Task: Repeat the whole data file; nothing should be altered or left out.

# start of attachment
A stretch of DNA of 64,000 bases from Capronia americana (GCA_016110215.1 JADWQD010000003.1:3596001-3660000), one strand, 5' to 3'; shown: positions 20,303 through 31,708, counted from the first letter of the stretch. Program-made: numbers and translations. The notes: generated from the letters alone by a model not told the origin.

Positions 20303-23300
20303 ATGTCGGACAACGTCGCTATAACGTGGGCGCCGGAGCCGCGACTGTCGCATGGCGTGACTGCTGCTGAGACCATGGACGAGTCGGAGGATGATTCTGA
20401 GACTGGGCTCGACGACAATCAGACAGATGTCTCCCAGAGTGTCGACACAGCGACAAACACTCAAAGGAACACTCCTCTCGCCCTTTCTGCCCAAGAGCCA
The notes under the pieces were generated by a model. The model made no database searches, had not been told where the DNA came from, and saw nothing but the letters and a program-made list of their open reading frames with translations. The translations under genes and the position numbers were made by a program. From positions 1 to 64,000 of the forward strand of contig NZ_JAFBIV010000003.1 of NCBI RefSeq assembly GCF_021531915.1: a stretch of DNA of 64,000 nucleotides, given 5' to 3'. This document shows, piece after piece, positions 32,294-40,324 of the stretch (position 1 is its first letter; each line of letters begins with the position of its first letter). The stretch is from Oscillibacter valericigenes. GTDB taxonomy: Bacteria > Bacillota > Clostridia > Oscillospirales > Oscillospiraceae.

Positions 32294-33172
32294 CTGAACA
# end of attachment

A stretch of DNA of 64,000 bases from Capronia americana (GCA_016110215.1 JADWQD010000003.1:3596001-3660000), one strand, 5' to 3'; shown: positions 20,303 through 31,708, counted from the first letter of the stretch. Program-made: numbers and translations. The notes: generated from the letters alone by a model not told the origin.

Positions 20303-23300
20303 ATGTCGGACAACGTCGCTATAACGTGGGCGCCGGAGCCGCGACTGTCGCATGGCGTGACTGCTGCTGAGACCATGGACGAGTCGGAGGATGATTCTGA
20401 GACTGGGCTCGACGACAATCAGACAGATGTCTCCCAGAGTGTCGACACAGCGACAAACACTCAAAGGAACACTCCTCTCGCCCTTTCTGCCCAAGAGCCA
The notes under the pieces were generated by a model. The model made no database searches, had not been told where the DNA came from, and saw nothing but the letters and a program-made list of their open reading frames with translations. The translations under genes and the position numbers were made by a program. From positions 1 to 64,000 of the forward strand of contig NZ_JAFBIV010000003.1 of NCBI RefSeq assembly GCF_021531915.1: a stretch of DNA of 64,000 nucleotides, given 5' to 3'. This document shows, piece after piece, positions 32,294-40,324 of the stretch (position 1 is its first letter; each line of letters begins with the position of its first letter). The stretch is from Oscillibacter valericigenes. GTDB taxonomy: Bacteria > Bacillota > Clostridia > Oscillospirales > Oscillospiraceae.

Positions 32294-33172
32294 CTGAACA